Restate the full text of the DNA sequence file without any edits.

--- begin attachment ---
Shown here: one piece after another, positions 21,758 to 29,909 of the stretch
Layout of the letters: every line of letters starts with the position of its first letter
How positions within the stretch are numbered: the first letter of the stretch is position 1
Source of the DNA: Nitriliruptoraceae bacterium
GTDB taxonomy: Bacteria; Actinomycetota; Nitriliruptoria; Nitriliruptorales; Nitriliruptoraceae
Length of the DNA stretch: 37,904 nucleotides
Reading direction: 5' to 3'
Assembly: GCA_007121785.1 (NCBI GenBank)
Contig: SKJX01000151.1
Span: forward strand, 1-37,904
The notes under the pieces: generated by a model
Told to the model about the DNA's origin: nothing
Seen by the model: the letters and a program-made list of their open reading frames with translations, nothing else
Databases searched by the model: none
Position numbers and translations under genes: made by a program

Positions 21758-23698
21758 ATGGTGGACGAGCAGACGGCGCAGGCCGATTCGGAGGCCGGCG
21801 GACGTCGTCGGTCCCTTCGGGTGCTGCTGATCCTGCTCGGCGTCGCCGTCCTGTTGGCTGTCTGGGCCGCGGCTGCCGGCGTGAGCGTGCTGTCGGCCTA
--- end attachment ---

Shown here: one piece after another, positions 21,758 to 29,909 of the stretch
Layout of the letters: every line of letters starts with the position of its first letter
How positions within the stretch are numbered: the first letter of the stretch is position 1
Source of the DNA: Nitriliruptoraceae bacterium
GTDB taxonomy: Bacteria; Actinomycetota; Nitriliruptoria; Nitriliruptorales; Nitriliruptoraceae
Length of the DNA stretch: 37,904 nucleotides
Reading direction: 5' to 3'
Assembly: GCA_007121785.1 (NCBI GenBank)
Contig: SKJX01000151.1
Span: forward strand, 1-37,904
The notes under the pieces: generated by a model
Told to the model about the DNA's origin: nothing
Seen by the model: the letters and a program-made list of their open reading frames with translations, nothing else
Databases searched by the model: none
Position numbers and translations under genes: made by a program

Positions 21758-23698
21758 ATGGTGGACGAGCAGACGGCGCAGGCCGATTCGGAGGCCGGCG
21801 GACGTCGTCGGTCCCTTCGGGTGCTGCTGATCCTGCTCGGCGTCGCCGTCCTGTTGGCTGTCTGGGCCGCGGCTGCCGGCGTGAGCGTGCTGTCGGCCTA